Genesis 生长

Choreography Sidi Larbi Cherkaoui & Yabin Wang
Yabin Studio & Eastman
Sadler's Wells
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Yabin Wang in Genesis 生长 Credit: Zhang Luoping
Genesis 生长 Credit: Koen Broos
Genesis 生长 Credit: Koen Broos
Yabin Wang in Genesis 生长 Credit: Koen Broos
Genesis 生长 Credit: Koen Broos
Wang Qing and Yabin Wang in Genesis 生长 Credit: Koen Broos

The qi or chi, as in t’ai chi, understood as energy flow or life force in its adopted form in the West, has always been at the heart of Sidi Larbi Cherkaoui’s creative martial arts-tinged twisting and flowing choreography. As has working, studying and learning with and from other dance forms.

With Genesis he has been invited to work within this qi tradition, which also translates into Chinese medicine, by dancer and studio head Yabin Wang. Her claim to fame in the West is the fabulous drum dance in the film House of Flying Daggers.

If you’ve seen it and can’t remember it, her superb solos in Genesis should bring it back. Wrapping her long black hair around her flexed foot in acrobatic contortion, in a long Pina Bauschian solo, Yabin, making her London stage debut, is a standout artist amongst a company of standouts.

A fortuitous fusion of interests, of physicality and spirituality, lies at the heart of Genesis, “a show about the origins of things. We are born and then we die, and in the meantime we undergo constant testing and increasing estrangement from the natural world.”

“It is about growth, whether global, personal or artistic”, and about that melting pot of cultures and tribes that is Cherkaoui’s earnest vision. Three dancers from his own international company and four from Beijing, including Yabin, meld form and narrative in eighty minutes of truly mesmerizing collaboration.

Collaboration which includes Olga Wojciechowska’s compositions played by musicians Manjunath B Chandramouli on mridanga drum, Barbara Drazkowska on piano, and Kaspy Kusosa Kuyubuka on guitar. A pity they blend into the background and are barely visible in Willy Cessa’s subdued subtle lighting and Liu Kedong’s spare set design.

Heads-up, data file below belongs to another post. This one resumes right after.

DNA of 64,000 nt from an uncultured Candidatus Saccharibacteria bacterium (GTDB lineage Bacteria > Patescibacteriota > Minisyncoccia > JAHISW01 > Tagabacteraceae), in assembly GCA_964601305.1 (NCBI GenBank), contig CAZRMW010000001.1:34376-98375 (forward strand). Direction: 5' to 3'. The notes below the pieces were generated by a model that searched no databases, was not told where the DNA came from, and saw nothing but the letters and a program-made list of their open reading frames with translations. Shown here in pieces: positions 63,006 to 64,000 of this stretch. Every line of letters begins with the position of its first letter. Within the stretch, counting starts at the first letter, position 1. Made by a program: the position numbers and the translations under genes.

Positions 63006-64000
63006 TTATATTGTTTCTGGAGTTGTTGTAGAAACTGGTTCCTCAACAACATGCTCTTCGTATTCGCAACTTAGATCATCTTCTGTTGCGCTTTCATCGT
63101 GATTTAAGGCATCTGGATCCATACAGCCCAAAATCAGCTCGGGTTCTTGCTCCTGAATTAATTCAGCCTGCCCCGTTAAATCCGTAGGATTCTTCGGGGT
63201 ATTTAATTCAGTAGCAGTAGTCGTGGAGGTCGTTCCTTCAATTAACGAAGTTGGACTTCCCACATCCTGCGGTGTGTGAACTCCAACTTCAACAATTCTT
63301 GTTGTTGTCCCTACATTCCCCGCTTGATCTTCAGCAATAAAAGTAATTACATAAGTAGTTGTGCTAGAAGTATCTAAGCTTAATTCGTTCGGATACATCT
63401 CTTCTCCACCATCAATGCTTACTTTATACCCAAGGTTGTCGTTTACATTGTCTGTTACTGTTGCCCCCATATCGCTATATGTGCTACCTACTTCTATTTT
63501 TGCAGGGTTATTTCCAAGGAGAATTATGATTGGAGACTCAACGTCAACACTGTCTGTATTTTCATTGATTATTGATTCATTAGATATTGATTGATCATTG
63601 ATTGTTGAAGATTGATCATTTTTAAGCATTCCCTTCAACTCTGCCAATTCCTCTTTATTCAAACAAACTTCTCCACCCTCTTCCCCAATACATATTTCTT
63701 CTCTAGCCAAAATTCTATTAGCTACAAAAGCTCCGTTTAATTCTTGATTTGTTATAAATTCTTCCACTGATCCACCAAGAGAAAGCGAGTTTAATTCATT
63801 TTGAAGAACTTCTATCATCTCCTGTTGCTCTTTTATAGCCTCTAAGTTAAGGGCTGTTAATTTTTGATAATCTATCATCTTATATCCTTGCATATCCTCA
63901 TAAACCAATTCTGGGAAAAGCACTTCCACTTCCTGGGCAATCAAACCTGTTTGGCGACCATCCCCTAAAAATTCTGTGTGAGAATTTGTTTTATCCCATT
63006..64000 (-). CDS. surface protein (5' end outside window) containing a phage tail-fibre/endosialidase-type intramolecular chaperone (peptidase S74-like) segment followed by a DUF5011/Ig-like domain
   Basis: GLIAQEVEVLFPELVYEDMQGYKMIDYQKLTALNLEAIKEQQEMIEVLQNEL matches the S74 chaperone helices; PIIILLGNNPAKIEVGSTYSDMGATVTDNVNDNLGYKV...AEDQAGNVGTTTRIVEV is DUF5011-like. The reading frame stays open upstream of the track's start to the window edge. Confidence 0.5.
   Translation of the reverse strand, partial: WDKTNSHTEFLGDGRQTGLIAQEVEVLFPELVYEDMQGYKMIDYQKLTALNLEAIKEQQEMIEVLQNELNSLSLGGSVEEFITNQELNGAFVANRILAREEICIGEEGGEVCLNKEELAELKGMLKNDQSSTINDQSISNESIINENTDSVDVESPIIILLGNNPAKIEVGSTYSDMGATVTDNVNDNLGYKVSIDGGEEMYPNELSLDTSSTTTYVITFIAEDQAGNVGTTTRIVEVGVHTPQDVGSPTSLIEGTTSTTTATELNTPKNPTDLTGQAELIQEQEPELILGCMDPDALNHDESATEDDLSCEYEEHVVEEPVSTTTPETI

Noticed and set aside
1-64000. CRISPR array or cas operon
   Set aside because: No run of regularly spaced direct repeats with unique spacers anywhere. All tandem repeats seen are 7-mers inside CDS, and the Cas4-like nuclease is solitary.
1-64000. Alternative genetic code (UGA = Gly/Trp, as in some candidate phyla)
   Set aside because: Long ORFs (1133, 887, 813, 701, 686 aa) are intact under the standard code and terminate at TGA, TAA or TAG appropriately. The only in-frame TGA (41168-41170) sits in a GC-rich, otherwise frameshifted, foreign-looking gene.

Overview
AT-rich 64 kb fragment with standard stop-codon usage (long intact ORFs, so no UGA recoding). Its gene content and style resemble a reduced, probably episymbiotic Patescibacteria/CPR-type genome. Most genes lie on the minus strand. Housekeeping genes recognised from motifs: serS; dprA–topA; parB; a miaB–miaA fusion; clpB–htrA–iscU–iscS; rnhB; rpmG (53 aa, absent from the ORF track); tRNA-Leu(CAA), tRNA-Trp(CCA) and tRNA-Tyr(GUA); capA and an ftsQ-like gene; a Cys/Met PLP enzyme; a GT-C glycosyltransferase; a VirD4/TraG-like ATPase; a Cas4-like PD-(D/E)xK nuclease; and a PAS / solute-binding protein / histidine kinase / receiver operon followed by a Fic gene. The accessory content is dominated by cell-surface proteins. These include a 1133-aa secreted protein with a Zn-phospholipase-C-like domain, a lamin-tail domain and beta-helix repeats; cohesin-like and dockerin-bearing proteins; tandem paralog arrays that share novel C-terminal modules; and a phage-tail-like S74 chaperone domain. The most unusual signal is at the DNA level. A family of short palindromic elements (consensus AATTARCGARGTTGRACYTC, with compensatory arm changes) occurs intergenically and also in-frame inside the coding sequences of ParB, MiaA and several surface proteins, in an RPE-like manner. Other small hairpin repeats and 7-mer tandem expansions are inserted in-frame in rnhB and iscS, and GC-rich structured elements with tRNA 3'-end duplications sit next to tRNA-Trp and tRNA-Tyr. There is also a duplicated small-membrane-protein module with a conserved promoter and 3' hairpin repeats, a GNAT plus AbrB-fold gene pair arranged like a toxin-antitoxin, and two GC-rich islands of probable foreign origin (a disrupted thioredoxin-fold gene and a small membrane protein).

If the dance doesn't draw you in, then the live music and song surely must. Genesis does just that for my companion, who after a long day at the medical coalface, is lulled by music that stills the heart and soothes the soul.

Narrative’s import, bodies under observation, DNA references, people in white coats, forensic and scientific experiments, an electrifying convulsive body (Kazutomi Kozuki) examination mortuary scene, the natural world (with soundscape), is the structural skeleton for beautiful dance and movement, and a philosophical meditation on life’s trials. “A metaphor for reconciliation” is how Cherkaoui sees it.

Medical practice, clinical Hunterian cabinets isolating the living specimens, reflecting observers and the observed, is supplemented in spoken text (a lecture on telomeres) and writing on the wall, and far more expressively by dancers on the floor. Signs, gestures, hands and bodies speak and don't lie, or give away the lie. Repetitively.

Individuals and the collective impact on each other, in and out of cabinets, moved and reconfigured as units of the body perhaps, mutating, growing, the beat speeds up, mood-altering music dictates the double helix moves, the splitting of cells.

Bodies, single and in cluster, at once impulsive, gymnastic, supple and gentle, the Yin and Yang of the life force, fling and spin themselves, juggle and play with magical crystal balls that castanet click and spark the light in mathematical formation.

All fade away when Yabin and Wang Qing dance a supernatural Chinese fable of captivating plasticity. Arms and sleeves extend, Yabin flies—look no cables, no special effects—light and mercurial, yogic and free, the body’s supreme capabilities on display.

Genesis is another chapter in Cherkaoui’s investigation of what makes him and us tick, Sutra (monks of the Shaolin Temple), Apocrifu, TeZukA (Manga), m¡longa (tango), Dunas (flamenco), and Babel (words), the list is long, as is that of his admirers.

Yabin Wang’s list of admirers matches his: Tamara Rojo, ENB’s artistic director, has commissioned Yabin as one of the choreographers in the eagerly awaited She Said programme promised for April 2016 at Sadler’s Wells.

Only the day before, I saw the Ai Wei Wei exhibition at the Royal Academy, an experience that Cherkaoui’s choreography complements with its exploration of the beautiful and the dark side of life, its “relationship to the past, present and future”, inclusivity his cri de coeur. What unites us is more than what divides us. A solemn weight for dance's shoulders.

Reviewer: Vera Liber